2. darn, forgot to follow — but you did not comment in the last post so probably not important. sniffle

  3. Ian

    Sorry about not responding – this post was scheduled ‘cus I was busy. Some points:

    1. I meant ‘decimate’ in its quotidian sense, dictionary definition #1

    2. I’m not sure the alternative is UU or Quakers. One can still be dedicated to the same story, to one story, to the Christian story, even if one understands it differently. I’m not talking here about giving up all truth claims, just about science and religion. There’d still be claims about who God is, about life after death, and so on. The stuff that the Christian comapabilitists rightly focus on when they say “science has nothing to say about this”.

    3. I don’t think there’s anything wrong with a compartmentalized life. Not a perfect analogy, but let’s say there is a growing body of science about why I love my wife, and what kind of mental and emotional tricks she plays on me (and I on her) to gain what used to be an evolutionary advantage when we were nomadic peoples a 250k years ago. In fact, science can say that the ‘love’ I feel for her is a combination of little mechanisms that she trips in me and that I could, if I wanted, not fall for it. Would I? No. I would compartmentalize. I would choose to believe in love, and choose to believe we have it, and choose to believe in the moral limits that being in love demands of us. I would choose this even if I knew for certain than in 50 years, this scientific knowledge would have radically reshaped human relationships.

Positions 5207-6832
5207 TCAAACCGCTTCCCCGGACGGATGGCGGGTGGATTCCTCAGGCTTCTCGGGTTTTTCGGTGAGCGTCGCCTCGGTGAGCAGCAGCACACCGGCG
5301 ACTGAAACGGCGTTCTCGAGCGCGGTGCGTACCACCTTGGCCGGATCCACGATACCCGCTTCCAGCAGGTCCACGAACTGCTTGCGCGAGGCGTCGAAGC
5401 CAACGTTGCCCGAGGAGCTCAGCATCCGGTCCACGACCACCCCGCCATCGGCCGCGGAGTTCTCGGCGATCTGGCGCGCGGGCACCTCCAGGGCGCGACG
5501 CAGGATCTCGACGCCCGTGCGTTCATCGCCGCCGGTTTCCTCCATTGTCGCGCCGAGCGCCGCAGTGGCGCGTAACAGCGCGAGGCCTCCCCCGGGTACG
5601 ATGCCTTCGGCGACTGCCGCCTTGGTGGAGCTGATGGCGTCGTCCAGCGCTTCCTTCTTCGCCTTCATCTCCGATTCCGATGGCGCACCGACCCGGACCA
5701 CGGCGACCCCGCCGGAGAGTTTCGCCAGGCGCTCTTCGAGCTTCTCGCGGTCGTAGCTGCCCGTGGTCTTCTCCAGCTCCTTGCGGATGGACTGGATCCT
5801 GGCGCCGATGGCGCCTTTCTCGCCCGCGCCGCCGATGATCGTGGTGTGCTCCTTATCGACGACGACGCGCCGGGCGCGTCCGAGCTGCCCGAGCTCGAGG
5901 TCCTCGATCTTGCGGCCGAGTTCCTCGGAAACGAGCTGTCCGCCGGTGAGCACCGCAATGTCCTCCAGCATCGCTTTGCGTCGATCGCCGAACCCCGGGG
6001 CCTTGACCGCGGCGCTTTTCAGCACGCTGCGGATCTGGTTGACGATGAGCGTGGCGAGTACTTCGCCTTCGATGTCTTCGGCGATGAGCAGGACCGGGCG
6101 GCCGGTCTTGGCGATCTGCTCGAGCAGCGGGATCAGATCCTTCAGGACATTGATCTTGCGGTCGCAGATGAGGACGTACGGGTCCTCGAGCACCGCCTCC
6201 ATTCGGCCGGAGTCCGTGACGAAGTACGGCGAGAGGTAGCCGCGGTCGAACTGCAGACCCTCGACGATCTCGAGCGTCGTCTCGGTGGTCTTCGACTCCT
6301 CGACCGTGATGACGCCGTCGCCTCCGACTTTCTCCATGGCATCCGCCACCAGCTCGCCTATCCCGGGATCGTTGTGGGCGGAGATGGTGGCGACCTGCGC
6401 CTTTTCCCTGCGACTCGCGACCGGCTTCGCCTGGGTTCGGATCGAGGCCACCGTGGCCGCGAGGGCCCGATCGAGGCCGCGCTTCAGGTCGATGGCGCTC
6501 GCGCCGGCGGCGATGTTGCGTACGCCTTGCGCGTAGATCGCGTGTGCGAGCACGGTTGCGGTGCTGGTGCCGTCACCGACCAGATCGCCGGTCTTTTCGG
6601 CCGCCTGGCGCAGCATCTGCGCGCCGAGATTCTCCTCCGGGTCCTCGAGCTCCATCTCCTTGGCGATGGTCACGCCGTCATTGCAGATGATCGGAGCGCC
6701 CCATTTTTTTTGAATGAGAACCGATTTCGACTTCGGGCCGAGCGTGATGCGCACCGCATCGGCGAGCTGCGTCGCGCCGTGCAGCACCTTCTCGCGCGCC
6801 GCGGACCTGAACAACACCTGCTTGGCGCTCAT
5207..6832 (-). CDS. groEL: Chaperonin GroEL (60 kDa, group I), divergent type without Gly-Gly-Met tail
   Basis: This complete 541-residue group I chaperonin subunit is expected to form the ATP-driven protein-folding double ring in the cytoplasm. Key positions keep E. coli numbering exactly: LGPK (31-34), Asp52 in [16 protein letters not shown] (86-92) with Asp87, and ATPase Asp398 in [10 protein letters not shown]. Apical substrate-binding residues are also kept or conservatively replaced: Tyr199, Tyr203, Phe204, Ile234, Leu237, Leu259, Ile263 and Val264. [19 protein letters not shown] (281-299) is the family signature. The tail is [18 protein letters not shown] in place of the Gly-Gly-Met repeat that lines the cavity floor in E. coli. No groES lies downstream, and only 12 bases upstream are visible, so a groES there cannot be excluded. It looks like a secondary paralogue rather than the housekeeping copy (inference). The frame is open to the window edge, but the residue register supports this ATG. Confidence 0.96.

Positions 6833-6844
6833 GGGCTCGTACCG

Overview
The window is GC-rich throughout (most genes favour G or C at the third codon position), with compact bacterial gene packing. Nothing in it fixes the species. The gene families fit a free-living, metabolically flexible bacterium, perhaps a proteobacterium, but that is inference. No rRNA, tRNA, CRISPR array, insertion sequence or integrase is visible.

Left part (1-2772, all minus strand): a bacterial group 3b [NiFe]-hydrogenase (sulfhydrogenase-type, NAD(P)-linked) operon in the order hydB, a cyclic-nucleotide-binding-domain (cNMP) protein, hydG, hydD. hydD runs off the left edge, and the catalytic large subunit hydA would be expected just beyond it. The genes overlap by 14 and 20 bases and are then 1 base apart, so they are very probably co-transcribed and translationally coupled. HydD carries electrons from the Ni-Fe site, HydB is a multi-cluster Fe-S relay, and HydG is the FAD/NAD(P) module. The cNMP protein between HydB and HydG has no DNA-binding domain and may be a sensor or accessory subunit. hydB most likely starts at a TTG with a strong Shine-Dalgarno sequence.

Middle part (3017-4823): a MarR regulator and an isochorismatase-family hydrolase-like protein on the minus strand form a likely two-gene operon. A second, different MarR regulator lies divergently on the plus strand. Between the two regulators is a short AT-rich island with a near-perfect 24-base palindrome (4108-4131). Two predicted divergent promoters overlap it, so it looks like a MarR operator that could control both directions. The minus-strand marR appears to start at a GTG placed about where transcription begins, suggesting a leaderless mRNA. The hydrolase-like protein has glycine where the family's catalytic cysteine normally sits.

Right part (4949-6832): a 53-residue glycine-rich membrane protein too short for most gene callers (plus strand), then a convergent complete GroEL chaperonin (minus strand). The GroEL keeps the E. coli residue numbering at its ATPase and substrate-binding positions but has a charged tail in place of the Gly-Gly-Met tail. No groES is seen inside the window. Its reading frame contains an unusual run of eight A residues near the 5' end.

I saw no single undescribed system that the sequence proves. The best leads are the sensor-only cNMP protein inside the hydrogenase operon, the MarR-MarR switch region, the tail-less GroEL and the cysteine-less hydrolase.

4. Does religion really offer that much? There’s the humdinger question! I don’t know. I think so for community. From my experience of what religious community can do in times of trouble, yes, it does. But my sample size is small, and it could just be I’ve not been at the right golf club or gym. As for identity, that seems self-evident, given the number of people who define themselves, their voting habits, their life choices, etc, by their religion. Meaning? I’d say probably not. I do think it provides a story for why someone shouldn’t find meaning in work (a problem among my peers), and that is important (in a way the tennis club doesn’t). But I personally haven’t found any difficulty in finding meaning that’s at least as powerful.